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  1. #161
    lxdude's Avatar
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    I think the lyrics show the insensitivity and different thinking of another time. My mom, a strong civil-rights liberal born in 1923, used to sing the song without a thought.
    As stated, "boy" was used to address people doing menial tasks. Bellboy, for example. Before it was romanticized, a cowboy was just a man doing a low-level job that lots of people could do- handling cattle.
    But "boy" was also used generally to address black men in much of this country, and is a particularly objectionable term for that reason.

    Yet white males in parts of this country still refer to each other as "boy" or "ol' boy" (e.g. "good ol' boy").
    So as it is with certain other words, who is saying it and in what context makes considerable difference.
    I do use a digital device in my photographic pursuits when necessary.
    When someone rags on me for using film, I use a middle digit, upraised.

  2. #162
    lxdude's Avatar
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    And now I can't get that song out of my head!
    I do use a digital device in my photographic pursuits when necessary.
    When someone rags on me for using film, I use a middle digit, upraised.

  3. #163
    Truzi's Avatar
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    Yes, I meant "chewed" instead of "ate."

    Although I was born after the time of the song and pejorative term, unfortunately I still see the bigotry today (though not as bad as it was before my time).
    However, I was raised to not even consider it an issue - differences between sub-groups were no reason to judge a person. So while I saw prejudice growing up, and understood it, the whole concept was foreign to me.

    I also knew the history of shoe-shines, and since young children had filled the role at one time, that is how I interpreted the song. Perhaps because I was thankfully raised in an environment where "boy" was never used in the pejorative (save for a few adults pointing out a teen was not of the age of majority), I only associated the term with young males.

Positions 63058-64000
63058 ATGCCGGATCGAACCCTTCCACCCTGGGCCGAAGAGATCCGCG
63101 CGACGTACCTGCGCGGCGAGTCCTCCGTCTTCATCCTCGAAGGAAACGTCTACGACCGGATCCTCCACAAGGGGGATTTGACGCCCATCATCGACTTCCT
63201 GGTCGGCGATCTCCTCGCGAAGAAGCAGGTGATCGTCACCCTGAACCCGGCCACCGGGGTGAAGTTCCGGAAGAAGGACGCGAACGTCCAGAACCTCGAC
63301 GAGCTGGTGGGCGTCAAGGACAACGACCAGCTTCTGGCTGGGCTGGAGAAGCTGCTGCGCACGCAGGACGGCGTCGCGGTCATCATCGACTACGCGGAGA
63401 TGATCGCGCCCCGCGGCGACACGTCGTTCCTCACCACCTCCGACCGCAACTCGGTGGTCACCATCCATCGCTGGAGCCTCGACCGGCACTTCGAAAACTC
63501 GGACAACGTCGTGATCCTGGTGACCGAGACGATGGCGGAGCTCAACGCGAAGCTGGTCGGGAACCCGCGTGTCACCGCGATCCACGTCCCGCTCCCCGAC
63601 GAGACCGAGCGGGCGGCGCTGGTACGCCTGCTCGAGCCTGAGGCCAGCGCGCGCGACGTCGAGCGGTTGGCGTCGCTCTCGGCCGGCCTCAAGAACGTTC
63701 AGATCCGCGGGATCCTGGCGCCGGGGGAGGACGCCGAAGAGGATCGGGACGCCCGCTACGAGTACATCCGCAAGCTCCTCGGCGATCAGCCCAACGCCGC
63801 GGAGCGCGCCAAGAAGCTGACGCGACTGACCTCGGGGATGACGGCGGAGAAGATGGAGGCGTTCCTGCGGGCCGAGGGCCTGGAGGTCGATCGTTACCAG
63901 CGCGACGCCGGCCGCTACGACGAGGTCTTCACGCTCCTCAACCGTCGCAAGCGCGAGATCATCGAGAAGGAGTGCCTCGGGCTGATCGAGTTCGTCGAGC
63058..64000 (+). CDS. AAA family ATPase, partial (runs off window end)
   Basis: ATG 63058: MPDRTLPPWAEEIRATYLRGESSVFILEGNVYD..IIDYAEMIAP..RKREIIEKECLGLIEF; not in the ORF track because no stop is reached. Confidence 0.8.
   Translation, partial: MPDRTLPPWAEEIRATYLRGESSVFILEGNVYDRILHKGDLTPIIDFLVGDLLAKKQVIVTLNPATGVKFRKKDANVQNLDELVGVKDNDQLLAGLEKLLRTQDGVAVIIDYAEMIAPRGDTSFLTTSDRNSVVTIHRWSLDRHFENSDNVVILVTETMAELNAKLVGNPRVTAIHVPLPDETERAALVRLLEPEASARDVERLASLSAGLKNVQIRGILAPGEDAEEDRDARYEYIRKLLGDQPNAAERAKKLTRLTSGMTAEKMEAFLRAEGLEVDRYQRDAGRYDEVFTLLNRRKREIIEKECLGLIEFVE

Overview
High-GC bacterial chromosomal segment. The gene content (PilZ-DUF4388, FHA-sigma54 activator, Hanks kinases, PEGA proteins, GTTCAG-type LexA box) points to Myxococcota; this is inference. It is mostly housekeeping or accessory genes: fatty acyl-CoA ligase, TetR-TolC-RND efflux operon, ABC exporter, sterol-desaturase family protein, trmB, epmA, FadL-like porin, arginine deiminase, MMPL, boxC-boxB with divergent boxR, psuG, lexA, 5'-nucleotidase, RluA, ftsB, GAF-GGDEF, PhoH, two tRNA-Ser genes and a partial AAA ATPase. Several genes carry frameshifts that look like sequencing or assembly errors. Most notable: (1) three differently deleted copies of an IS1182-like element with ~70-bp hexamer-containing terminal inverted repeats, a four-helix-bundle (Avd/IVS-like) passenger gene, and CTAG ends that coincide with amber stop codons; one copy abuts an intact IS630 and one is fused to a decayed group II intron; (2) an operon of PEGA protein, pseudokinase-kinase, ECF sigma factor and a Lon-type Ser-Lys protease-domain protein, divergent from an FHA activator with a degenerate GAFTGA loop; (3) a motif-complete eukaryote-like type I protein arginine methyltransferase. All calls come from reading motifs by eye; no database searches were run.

Quote Originally Posted by Photo Engineer View Post
    I pointed the lyrics out because it seemed that we were skirting an issue which most did not seem to understand and which should be dropped. Instead, it is being belabored.

    Men and boys from minorities both performed menial tasks. And I remember my first visit to Atlanta GA from Pittsburg PA and seeing segregated fountains and rest rooms. I was "rescued" from using the wrong room by a kindly old shoe shine man, next to the door of the "Black Only" mens room. He said "you don't want to go in there, use that one over there" and he pointed for me..

    So, shoot me down for being sensitive.

    I did read Huck Finn, and have copies of most of Twain. I read them through as a teen and saw people, not skin color even then, so I didn't and don't judge the books.

    I might add that in the 50s, my selection of friends crossed lines of race and faith, and because my parents were old fashioned, some were banned from visiting our home.

    So, I'm sorry if I made anyone angry for my being sensitive. Most of the stories behind my reactions are better left unsaid here.

    PE
    I think the progress and example of those who came before us has created a situation where many slurs have lost much of their import - which is good (and reminds me of a Lenny Bruce routine). You are right to remind us, as we still have a long way to go.